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A sommelier teaches us how to properly taste wines

Now go forth and flex that wine knowledge.

Casual show of hands: how many of us really know how to taste wines? We’re not just referring to the act of physically tasting, but tasting as the process of identifying and appreciating the layers of the wine before us. Unless we’ve deep-dived into the subject, chances are that not many of us are equipped with the know-how about wine-tasting beyond “mmm, nice,” “no, not nice,” and being able to declare a preference for white or red.

Learning how to taste wine and to articulate what it is we’re drinking is important because it helps do justice to the painstaking process behind the bottle on the table. It also helps heighten our appreciation of wine overall, which in turn, gives us more excuse to drink wines (in an educated fashion), and we’re really about acquiring skills that offer more incentives for drinking.

Gerald Lu. (Photo credit: World Gourmet Awards)

There are many ways to learn how to taste wines, but for complete amateurs, we’re here to share the easiest way to start: our guide to the basics of wine tasting. All the pointers you’re about to read come from Gerald Lu, head sommelier at Praelum Wine Bistro in Singapore.

1. Trust yourself

“Don’t let anyone influence you on what you should or should not be tasting. It’s important to trust your palate, and that is how you can best enjoy the flavours and the process,” is Lu’s first tip.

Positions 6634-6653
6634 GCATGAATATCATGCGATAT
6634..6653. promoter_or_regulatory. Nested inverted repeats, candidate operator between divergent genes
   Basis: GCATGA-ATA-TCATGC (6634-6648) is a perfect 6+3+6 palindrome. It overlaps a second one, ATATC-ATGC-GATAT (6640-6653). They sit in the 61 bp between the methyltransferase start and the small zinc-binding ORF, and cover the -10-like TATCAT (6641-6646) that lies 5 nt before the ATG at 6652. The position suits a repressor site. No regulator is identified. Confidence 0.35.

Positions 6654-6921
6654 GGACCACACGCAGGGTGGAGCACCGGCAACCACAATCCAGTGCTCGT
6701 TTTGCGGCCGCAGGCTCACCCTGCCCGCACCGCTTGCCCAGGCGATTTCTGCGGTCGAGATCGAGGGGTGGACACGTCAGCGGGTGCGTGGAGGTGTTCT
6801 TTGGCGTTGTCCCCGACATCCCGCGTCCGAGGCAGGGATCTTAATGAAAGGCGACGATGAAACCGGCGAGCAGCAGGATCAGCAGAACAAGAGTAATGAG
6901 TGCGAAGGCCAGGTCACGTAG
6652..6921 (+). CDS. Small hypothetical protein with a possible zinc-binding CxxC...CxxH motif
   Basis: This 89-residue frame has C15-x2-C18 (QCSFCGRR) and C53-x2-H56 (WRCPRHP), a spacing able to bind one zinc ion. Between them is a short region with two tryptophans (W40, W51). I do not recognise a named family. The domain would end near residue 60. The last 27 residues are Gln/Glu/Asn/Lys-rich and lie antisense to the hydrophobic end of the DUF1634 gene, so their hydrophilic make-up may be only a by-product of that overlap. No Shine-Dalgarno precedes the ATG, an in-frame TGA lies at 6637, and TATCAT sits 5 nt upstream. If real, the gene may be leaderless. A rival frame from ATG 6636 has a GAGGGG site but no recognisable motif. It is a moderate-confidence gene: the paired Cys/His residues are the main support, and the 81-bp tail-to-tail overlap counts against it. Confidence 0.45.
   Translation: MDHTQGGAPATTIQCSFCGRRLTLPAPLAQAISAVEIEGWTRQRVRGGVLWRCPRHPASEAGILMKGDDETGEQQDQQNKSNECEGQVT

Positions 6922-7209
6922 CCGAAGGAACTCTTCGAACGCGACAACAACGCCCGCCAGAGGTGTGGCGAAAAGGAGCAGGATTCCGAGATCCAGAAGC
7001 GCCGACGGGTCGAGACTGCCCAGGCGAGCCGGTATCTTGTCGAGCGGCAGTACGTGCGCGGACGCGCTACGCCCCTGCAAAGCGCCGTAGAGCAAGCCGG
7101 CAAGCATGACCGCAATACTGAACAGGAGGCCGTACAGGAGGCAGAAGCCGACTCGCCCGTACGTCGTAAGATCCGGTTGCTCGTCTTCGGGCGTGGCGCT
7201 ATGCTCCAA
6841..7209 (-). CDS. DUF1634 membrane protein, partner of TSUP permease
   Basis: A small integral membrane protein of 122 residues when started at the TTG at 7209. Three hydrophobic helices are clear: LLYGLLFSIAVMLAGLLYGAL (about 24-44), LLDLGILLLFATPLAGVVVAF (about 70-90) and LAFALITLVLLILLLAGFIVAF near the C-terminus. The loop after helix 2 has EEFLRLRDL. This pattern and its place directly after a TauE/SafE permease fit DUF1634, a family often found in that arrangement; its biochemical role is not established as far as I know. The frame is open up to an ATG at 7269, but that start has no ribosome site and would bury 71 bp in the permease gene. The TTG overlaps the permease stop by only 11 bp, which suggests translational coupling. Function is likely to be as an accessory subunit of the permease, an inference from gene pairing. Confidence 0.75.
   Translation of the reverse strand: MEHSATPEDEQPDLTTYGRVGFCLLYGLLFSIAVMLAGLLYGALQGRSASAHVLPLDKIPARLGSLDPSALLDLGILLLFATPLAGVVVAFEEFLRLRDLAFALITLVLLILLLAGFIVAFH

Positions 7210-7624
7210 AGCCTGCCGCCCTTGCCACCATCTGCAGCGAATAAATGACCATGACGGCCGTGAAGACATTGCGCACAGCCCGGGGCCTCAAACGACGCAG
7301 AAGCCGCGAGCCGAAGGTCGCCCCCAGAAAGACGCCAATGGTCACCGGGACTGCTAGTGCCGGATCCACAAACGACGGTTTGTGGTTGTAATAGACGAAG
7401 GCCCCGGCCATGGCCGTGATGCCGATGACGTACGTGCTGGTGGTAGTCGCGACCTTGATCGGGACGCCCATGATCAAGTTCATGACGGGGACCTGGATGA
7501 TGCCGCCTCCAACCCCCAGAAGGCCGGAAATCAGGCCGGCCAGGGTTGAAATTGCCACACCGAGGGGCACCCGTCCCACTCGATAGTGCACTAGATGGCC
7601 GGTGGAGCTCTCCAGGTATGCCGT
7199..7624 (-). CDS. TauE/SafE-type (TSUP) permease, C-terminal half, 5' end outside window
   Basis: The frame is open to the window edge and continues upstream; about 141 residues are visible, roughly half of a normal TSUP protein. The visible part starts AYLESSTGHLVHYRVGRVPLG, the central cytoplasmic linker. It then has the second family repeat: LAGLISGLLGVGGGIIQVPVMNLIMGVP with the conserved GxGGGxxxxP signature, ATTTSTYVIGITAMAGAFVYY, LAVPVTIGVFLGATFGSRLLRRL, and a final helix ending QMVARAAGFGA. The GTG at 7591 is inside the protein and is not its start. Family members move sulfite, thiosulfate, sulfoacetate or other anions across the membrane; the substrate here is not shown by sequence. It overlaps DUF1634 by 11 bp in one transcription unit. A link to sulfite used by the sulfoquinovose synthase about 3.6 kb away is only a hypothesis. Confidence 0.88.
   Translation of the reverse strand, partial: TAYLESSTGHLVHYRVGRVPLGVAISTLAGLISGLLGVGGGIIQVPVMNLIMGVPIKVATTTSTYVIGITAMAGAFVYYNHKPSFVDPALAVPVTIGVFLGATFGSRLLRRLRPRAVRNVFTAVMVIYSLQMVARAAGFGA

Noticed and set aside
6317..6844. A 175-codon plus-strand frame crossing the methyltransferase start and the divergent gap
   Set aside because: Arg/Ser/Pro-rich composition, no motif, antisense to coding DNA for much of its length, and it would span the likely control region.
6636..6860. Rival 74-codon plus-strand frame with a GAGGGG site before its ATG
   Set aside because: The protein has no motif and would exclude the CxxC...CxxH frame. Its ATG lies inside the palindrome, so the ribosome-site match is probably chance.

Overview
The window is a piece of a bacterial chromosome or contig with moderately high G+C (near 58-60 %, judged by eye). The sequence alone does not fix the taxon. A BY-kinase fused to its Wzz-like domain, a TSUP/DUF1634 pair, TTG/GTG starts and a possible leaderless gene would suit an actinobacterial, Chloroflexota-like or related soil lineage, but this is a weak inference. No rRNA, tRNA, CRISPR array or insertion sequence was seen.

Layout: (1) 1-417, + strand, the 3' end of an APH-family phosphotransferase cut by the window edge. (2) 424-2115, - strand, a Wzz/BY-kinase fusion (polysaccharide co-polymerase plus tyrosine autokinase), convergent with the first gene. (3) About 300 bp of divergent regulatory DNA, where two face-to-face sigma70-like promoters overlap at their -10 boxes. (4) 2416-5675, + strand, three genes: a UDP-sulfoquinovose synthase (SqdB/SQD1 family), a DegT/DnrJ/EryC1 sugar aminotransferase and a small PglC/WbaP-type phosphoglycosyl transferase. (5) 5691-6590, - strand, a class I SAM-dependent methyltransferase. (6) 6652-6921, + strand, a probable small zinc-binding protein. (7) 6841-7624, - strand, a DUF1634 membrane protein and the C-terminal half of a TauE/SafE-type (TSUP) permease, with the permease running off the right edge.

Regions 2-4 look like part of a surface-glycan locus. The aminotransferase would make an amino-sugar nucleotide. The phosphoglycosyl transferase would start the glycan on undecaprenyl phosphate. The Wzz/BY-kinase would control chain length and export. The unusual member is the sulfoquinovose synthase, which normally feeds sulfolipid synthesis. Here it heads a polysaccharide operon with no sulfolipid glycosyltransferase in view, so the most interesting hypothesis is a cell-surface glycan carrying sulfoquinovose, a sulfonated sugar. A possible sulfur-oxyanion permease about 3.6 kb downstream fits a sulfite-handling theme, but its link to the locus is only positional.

2. Different parts of the tongue register different tastes

It seems obvious to say that different parts of the tongue are agitated in response to specific taste profiles, but because we don’t actively realise this day-to-day, it begs paying attention to when drinking wines.

Sweetness is registered at the tip of your tongue. Acidity is detected on the sides of your tongue, and tends to be expressed by the puckering of your tongue and the generation of saliva. The more it puckers and the more saliva in your mouth after a sip, the more acidic the wine is. Phenolic bitterness is highlighted at the back of the tongue, which is just a proper way of talking about the presence of tannins — the tangibly dry, bitter characteristic that you feel when drinking.

Don’t let anyone influence you on what you should or should not be tasting. It’s important to trust your palate, and that is how you can best enjoy the flavours and the process.
Gerald Lu, Praelum

2. Texture and mouthfeel? What are those?

(Image credit: Unsplash/ Jeff Siepman)

You often hear people talk about a wine being light, medium or full-bodied, and this generally refers to the texture or the mouthfeel of the wine. Sugar and alcohol interact to create this “weight” on your palate, so a full-bodied wine will have more sugar and alcohol, for example, than a light-bodied. drier wine.

A wine like the Tenuta San Guido Le Difese 2015, a Super Tuscan, is a blend of 70 percent Cabernet Sauvignon and 30 percent Sangiovese, both working together to deliver a medium-bodied wine.

3. Finish: the longer the better?

The finish is usually a good gauge of the quality of the wine. Any wine that you can still taste on your tongue more than eight to ten seconds after drinking (mind you, that aftertaste has to be pleasant), is considered ideal. The finish of some wines can linger far longer after you’ve drunk the last drop, which makes for truly memorable drinking experiences.

4. Why and how should I nose and swirl a wine?

(Image credit: Unsplash/ Elle Hughes)

Dunking your nose into the wine glass is not just a pro move, it actually heightens your experience of what you’re drinking, given that your olfactory senses are king when it comes to tasting. Lu mentions you should nose in quick sniffs, not more than two seconds per inhale, or the ethanol starts to intrude.